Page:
Original paper| Volume 77, P169-175, September 2020

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Occupational exposure in a PET/CT facility using two different automatic infusion systems

Published:August 28, 2020DOI:


      • Nuclear medicine staff exposure data was measured with active personal dosimeters for five year period.
      • Assessment of occupational exposure and optimization helps to reduce health professionals radiation exposure.
      • Automatic injection/infusion systems allow significantly reduce personnel radiation exposure.
      • The study shows that personnel working in PET/CT department received lover doses in comparison with other studies.
      • Occupational exposure in a PET/CT were measured with two different automatic infusion systems.



      The aim of this study was to measure the occupational exposure using active personal dosimeters (APD) in the PET/CT department at different stages of the operation chain i.e. radiopharmaceutical arrival, activity preparation, dispensing, injection, patient positioning, discharge and compare the radiation exposure doses received using two automatic injection/infusion systems. This paper also reflects optimization processes that were performed to reduce occupational exposure.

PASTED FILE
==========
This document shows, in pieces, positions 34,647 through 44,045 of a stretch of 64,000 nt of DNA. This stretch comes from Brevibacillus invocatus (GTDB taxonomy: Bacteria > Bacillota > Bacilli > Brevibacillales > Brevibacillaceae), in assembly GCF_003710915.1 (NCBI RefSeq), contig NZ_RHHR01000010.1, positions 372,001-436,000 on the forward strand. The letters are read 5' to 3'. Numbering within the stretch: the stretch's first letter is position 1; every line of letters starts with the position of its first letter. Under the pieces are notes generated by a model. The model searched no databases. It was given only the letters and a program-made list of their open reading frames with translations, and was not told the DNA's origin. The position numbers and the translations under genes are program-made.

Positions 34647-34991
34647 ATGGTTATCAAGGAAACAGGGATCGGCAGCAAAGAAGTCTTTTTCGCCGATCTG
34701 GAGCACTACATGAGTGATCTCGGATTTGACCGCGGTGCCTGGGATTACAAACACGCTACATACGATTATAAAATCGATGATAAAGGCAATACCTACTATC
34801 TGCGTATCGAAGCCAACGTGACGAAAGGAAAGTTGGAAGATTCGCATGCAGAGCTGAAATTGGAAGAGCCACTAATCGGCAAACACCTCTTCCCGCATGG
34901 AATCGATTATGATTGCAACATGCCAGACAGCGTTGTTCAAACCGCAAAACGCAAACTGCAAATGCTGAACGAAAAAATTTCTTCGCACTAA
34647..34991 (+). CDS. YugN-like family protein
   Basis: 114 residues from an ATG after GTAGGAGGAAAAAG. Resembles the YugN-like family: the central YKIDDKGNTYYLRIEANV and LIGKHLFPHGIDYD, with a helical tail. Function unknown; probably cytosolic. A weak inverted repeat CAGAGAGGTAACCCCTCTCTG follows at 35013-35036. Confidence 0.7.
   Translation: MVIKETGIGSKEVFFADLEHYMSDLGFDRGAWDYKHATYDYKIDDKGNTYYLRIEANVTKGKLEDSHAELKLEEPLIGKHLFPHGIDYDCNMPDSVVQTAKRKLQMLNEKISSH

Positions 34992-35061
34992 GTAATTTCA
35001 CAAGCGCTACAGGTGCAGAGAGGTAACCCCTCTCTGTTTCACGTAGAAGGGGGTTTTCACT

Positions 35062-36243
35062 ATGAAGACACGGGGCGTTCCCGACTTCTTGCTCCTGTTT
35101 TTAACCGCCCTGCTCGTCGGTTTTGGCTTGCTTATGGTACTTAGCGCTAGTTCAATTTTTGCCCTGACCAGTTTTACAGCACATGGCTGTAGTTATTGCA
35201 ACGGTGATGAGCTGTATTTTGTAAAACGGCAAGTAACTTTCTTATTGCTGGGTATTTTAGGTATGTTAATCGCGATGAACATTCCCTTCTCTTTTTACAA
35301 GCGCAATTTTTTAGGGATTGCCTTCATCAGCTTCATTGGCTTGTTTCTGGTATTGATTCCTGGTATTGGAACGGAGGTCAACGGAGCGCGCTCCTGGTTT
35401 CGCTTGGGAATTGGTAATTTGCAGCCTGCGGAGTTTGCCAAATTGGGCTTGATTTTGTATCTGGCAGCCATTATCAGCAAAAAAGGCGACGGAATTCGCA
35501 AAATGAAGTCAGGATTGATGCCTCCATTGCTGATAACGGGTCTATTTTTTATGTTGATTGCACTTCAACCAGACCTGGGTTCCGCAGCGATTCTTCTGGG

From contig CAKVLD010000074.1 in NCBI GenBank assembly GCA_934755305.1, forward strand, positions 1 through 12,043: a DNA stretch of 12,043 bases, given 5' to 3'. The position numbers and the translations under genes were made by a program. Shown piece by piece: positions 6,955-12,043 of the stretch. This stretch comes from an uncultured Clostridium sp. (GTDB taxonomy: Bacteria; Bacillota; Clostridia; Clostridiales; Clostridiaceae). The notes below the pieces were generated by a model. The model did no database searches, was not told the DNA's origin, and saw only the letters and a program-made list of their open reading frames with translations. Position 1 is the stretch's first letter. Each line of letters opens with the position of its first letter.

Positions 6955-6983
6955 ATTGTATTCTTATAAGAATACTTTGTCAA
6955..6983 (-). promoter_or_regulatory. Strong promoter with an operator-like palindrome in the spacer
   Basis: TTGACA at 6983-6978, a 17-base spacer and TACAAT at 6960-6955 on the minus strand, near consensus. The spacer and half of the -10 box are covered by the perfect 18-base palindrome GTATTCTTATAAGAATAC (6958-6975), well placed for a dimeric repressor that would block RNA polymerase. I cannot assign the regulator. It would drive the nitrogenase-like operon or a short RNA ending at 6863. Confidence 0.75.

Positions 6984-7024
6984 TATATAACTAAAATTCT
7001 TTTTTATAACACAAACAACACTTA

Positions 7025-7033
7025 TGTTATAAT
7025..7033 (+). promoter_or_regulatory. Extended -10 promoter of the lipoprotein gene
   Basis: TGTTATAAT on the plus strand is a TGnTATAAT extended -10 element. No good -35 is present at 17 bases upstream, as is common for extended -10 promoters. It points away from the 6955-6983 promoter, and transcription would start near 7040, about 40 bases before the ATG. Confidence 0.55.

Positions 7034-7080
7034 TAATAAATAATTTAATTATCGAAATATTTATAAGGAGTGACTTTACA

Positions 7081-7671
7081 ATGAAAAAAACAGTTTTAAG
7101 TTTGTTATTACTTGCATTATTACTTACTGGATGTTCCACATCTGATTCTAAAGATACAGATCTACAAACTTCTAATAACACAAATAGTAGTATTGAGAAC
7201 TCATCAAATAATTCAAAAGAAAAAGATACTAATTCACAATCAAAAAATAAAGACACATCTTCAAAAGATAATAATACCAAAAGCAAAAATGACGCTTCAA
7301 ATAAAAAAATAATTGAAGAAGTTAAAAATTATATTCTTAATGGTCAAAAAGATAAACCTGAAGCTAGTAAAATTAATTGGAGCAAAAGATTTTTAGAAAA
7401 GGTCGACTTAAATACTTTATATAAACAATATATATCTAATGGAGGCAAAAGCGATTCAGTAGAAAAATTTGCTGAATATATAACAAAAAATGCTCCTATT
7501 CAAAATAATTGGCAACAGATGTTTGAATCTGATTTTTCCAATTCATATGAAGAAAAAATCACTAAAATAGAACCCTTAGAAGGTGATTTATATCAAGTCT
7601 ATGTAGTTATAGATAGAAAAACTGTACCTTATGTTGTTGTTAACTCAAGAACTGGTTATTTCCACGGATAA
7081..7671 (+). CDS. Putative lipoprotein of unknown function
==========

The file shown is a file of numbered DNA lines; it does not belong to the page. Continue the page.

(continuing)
Measured APD data were analysed for medical physicists, radiology technologists and administrative staff from 2014 till 2018. For dispensing and injecting 18F-FDG, the automatic infusion/injection system IRIDE (Comecer, Italy) or the automatic fractionator ALTHEA (Comecer, Italy) with wireless injection system WIS (Comecer, Italy) were used. Radiation exposure optimization methods were applied during the data collection period (installation of the transport port, patient management, APD alarm threshold and etc.).


      Radiology technologists who perform injection procedures, regardless of the automatic infusion system, received the highest radiation exposure dose. The average doses to the radiology technologists per one study were 1.72 ± 0.33 μSv and 1.16 ± 0.11 μSv with ALTHEA/WIS and IRIDE system, respectively. The average dose for accompanying the patient to the PET/CT scanner and scan procedure was 0.52 ± 0.07 μSv. For the medical physicists, the average dose was 0.29 ± 0.09 µSv. The measured dose for administrative staff was 0.30 ± 0.15 μSv.


      Occupational exposure can be effectively optimized by different means including staff monitoring with APD, implementation of radiation safety culture and the usage of automatic infusion systems.


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